Unlike Spice, the Mount is still in business, but the historic Lenox mansion and gardens of 19th century novelist Edith Wharton can't be reincarnated in some other form. Burdened by $8.7 million in debt, half of which it owes to Berkshire Bank, the Mount must dig itself out or face foreclosure.

Speaking in general terms at yesterday's meeting at The Eagle, Berkshire Bank head Michael Daly said the bank extends credit to any customer only with confidence of positive results. Extrapolating that to the Mount, the bank's confidence has not been justified, as the Edith Wharton Restoration only dug itself deeper into debt as its line of credit was extended through three years of increasingly larger operating deficits. The foreclosure notice was a needed if belated wake-up call.

It is noteworthy that the Mount has not generated the visible public support that Spice has. It has not tied itself closely to the Berkshires and has not made a concerted effort to overcome the bad feeling generated by its eviction of Shakespeare & Company. The newly reconstituted Board of Directors may be sharp financially but its members as a whole don't know the Berkshires or the state, and the movers and shakers therein who might help the Mount get out of its dilemma.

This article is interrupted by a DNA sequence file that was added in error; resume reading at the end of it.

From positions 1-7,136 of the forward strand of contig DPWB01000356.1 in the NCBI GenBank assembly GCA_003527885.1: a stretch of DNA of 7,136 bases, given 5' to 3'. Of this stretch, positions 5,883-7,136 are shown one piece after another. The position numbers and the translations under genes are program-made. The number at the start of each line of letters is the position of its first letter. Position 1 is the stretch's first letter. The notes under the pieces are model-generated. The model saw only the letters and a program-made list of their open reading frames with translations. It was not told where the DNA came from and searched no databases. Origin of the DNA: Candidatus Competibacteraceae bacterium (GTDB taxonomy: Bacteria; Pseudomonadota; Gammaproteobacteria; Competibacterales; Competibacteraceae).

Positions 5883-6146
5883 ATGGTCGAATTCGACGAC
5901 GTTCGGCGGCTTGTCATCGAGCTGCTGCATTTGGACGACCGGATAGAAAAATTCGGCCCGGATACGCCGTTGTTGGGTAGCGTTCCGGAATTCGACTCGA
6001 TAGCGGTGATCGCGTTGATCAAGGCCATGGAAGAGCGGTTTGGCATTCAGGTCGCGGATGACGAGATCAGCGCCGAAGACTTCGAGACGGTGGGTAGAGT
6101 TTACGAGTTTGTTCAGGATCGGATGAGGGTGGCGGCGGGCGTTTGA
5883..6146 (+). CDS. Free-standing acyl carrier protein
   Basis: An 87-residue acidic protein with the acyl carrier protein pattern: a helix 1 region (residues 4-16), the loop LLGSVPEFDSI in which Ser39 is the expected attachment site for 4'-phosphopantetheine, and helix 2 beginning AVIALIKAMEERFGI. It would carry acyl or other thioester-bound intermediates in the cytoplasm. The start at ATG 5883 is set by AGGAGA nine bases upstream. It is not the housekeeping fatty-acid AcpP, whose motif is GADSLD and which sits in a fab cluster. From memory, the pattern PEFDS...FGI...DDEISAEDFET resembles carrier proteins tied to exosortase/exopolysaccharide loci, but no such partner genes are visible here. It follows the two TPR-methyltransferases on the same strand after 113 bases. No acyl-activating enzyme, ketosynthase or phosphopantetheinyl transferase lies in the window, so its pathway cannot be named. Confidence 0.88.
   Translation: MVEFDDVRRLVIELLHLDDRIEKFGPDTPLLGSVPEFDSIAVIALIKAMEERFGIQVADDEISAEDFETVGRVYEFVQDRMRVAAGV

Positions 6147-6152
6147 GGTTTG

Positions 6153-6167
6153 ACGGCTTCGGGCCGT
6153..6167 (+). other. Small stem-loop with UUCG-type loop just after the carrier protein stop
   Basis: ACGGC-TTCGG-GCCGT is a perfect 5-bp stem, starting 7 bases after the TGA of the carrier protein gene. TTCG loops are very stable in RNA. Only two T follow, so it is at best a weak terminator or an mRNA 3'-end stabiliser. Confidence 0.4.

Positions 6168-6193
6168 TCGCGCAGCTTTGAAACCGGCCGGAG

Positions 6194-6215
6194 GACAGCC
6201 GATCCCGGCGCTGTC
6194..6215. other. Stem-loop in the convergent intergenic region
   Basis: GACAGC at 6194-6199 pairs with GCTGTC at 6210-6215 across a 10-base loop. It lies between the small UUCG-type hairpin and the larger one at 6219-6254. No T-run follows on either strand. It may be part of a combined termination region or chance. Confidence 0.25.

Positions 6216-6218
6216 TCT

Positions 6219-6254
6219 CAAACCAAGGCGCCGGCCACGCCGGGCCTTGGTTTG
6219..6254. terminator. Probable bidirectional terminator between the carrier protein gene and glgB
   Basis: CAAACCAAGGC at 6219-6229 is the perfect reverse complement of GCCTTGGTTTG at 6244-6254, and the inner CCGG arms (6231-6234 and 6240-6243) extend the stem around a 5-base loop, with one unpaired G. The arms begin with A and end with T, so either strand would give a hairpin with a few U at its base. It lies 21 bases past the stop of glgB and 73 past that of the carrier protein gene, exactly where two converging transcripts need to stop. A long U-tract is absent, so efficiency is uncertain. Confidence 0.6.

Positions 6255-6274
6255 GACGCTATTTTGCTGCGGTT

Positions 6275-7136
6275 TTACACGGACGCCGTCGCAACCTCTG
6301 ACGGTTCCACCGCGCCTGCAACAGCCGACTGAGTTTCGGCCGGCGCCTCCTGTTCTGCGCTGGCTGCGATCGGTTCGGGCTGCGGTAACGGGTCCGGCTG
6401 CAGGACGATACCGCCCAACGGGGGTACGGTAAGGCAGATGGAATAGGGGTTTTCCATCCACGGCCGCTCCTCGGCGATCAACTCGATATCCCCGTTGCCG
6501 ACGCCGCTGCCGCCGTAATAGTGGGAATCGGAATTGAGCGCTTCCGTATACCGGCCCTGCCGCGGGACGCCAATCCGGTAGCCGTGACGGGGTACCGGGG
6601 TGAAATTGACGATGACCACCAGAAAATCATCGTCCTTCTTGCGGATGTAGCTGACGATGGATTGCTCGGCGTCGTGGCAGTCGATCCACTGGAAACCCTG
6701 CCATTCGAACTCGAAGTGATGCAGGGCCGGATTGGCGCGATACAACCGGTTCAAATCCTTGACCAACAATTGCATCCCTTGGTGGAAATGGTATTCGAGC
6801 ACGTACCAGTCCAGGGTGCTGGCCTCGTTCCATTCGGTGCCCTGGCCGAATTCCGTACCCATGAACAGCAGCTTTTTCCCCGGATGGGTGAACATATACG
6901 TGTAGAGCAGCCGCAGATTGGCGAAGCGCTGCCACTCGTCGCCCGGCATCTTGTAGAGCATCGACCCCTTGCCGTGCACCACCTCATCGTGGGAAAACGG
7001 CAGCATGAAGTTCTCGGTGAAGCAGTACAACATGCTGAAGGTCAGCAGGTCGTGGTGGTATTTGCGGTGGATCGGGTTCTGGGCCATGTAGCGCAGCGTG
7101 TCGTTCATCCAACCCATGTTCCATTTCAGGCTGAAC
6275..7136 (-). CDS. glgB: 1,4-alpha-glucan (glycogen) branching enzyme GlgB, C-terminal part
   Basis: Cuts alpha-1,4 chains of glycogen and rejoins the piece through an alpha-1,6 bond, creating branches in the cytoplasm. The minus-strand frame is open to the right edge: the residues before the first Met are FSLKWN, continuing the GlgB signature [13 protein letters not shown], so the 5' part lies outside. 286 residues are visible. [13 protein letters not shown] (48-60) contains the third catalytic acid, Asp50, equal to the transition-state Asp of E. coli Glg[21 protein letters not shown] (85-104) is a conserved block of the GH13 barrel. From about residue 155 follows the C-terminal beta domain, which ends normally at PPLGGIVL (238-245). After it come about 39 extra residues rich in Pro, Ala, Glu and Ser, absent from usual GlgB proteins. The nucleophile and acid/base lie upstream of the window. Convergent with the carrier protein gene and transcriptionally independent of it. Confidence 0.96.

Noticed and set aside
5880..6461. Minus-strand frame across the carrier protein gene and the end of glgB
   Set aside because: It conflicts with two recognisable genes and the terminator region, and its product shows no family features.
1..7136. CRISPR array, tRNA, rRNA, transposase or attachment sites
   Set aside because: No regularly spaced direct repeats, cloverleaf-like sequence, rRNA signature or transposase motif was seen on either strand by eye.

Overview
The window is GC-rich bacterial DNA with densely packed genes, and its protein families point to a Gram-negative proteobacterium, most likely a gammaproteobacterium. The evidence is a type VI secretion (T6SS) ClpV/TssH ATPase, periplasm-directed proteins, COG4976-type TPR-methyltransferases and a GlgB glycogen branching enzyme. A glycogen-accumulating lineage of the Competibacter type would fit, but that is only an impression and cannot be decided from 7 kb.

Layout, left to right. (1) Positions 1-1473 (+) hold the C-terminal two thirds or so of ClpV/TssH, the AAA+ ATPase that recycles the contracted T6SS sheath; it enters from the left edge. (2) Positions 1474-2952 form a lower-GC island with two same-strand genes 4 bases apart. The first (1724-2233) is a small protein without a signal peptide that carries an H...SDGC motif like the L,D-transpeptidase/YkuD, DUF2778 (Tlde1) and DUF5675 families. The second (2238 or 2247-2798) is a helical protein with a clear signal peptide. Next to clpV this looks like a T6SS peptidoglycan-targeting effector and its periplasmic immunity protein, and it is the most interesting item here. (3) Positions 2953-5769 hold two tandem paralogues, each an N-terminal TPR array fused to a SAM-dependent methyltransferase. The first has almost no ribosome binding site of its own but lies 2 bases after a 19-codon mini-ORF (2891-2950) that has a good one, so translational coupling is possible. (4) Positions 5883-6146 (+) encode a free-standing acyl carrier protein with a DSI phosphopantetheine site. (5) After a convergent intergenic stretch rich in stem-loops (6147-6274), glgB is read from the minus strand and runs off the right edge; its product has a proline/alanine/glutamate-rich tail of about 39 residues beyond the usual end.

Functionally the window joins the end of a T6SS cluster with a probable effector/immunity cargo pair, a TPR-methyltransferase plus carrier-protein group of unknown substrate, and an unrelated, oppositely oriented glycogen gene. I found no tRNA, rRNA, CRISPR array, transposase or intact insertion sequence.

Trustee Gordon Travers told The Eagle via conference call that the Mount needs a seasoned development director to rebuild the financial base if it "makes it through this crisis," suggesting dissatisfaction with current management.

The Mount will need that director, along with the kind of Berkshire connection Edith Wharton would recognize. With the summer tourist season approaching and the Mount planning on opening its doors to visitors while engaging in emergency fundraising, we hope it survives this crisis and emerges refocused, if not reincarnated.